"I wasn't the best taco maker in the world but sales continued to increase at every restaurant I worked at and so I was fortunate and worked for a great company and a great brand and continued to grow in my career and eventually, you know, had the entire franchise set of business reporting to me," she said.
Next stop was president of Applebee's, but she wanted to be CEO. So when she was passed over for that job, she left for the top spot at IHOP, then turned around and ate her former company.
But she's not gloating, just focusing on the hard work ahead as she and her chefs search for the magic recipe that will reverse the effects of a bad economy.
She's very hands-on: preferring voicemail to e-mail, returning phone calls within 24 hours, and interviewing job applicants over a meal.
"I would never hire anyone in an executive position that I didn't have a meal with because I really feel strongly about how people treat each other is very much a big part of who and what we are and it doesn't really matter what the position is. I want to see your ability to interact with the food server."
She looks for eye contact, and whether her meal companion thanks the food server.
She wants to know, "did you recognize he or she and what they brought to the experience and thank them, interact with them, ask them questions — how long they've worked here. You can tell a lot about somebody. If you're going to be in our business, you have to have that spirit of customer focus. It's all about the guest. That's our mantra. That's our culture. You wouldn't be successful with us unless you were able to really interact with a food server."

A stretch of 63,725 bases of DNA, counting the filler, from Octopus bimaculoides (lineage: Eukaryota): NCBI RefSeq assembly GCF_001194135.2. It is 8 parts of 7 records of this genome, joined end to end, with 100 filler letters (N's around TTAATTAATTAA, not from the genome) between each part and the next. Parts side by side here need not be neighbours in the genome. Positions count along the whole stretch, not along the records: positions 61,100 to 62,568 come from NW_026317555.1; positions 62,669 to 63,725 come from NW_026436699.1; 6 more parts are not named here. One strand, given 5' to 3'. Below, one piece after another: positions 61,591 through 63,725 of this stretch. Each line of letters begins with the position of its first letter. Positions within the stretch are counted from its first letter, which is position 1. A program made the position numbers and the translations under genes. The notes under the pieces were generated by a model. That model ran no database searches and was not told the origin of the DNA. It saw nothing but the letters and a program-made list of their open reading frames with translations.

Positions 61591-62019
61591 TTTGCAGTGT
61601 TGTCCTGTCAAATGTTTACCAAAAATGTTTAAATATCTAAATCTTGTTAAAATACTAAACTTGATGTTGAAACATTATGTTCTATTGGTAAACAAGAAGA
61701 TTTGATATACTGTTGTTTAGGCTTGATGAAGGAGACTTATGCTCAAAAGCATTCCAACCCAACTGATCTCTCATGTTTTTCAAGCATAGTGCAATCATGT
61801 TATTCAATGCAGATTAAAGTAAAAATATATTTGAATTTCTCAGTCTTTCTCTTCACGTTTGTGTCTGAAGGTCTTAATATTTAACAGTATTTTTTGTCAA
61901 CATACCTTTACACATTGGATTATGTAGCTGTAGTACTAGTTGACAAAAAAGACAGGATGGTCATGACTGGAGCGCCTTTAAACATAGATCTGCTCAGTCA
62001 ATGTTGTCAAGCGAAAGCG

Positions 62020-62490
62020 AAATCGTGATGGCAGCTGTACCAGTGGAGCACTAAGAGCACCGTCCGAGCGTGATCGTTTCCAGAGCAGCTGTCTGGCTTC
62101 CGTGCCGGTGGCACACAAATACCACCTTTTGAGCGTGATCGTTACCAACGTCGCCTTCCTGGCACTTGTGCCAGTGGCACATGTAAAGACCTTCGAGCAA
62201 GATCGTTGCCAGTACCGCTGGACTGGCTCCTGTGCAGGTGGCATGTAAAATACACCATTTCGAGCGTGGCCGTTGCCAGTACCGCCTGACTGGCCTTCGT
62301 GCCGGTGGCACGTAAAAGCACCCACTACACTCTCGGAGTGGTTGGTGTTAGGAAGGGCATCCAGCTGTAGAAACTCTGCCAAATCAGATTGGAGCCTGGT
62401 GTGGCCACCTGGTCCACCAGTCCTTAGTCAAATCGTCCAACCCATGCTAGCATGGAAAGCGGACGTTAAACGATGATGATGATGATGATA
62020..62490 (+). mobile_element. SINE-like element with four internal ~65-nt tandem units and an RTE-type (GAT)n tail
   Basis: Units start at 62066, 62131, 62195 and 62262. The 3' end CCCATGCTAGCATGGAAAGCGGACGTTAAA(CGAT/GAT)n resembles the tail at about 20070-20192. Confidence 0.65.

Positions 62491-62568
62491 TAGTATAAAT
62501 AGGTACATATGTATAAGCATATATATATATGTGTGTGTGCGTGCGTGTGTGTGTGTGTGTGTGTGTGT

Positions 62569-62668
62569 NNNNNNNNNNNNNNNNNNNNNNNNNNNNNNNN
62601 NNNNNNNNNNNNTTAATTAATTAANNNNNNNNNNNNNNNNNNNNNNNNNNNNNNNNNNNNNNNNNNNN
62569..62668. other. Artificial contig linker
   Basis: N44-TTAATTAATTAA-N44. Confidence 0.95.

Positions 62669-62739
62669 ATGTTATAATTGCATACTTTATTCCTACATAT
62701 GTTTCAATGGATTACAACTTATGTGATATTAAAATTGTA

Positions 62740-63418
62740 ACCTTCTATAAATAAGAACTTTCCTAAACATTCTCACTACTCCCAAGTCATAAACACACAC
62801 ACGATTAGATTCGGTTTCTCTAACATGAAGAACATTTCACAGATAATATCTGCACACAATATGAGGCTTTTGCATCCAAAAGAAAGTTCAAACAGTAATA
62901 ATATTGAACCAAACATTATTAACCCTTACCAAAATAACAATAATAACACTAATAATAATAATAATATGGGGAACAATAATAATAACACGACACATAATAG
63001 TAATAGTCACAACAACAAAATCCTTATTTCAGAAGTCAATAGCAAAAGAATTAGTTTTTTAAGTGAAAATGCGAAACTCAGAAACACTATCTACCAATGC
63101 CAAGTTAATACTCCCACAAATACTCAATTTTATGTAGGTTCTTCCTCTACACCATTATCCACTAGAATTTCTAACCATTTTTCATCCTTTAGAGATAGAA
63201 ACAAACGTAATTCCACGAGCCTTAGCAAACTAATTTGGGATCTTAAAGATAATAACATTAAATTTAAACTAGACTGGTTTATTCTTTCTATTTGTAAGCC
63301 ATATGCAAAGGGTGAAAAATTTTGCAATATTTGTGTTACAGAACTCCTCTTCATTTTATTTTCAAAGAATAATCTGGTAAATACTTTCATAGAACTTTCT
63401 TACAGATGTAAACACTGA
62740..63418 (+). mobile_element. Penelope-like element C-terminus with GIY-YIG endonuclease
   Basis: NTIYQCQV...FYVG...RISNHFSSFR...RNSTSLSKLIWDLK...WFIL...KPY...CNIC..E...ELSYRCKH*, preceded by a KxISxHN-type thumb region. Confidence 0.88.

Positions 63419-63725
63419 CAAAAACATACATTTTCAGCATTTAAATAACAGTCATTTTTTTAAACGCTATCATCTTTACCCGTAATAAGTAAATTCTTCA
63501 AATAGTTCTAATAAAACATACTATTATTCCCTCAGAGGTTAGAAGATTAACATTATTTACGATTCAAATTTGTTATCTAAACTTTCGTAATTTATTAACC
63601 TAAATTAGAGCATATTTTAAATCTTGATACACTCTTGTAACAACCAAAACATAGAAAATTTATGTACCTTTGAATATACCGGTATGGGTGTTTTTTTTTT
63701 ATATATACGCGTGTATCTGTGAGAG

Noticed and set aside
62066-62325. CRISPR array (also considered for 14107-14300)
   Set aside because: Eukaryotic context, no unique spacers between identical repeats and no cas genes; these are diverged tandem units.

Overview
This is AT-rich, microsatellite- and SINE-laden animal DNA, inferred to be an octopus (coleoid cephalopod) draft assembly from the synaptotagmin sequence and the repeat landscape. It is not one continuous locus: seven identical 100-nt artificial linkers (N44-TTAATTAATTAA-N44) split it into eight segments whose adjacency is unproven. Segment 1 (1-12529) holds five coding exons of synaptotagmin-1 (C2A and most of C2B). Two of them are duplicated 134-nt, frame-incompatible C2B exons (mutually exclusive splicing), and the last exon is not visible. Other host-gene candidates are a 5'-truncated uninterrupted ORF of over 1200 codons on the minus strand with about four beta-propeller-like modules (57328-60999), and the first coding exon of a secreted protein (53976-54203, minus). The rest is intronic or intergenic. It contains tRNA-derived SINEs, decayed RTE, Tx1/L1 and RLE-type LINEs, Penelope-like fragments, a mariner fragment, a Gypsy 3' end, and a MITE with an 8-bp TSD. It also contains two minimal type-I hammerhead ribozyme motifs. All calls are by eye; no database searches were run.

It may have something to do with her being a woman in a man's business, but more likely it's because she has worn that uniform, and she's been on the other side of the table.
"I'm not certain there are specific gender traits. I only know for me my style works," she said.
Did that 16-year-old who worked at IHOP have plans to be the CEO of a corporation at some point?
"Absolutely. Absolutely," Stewart said. "Maybe I didn't know at the time it was IHOP. But in my heart I always wanted to run something — always felt that."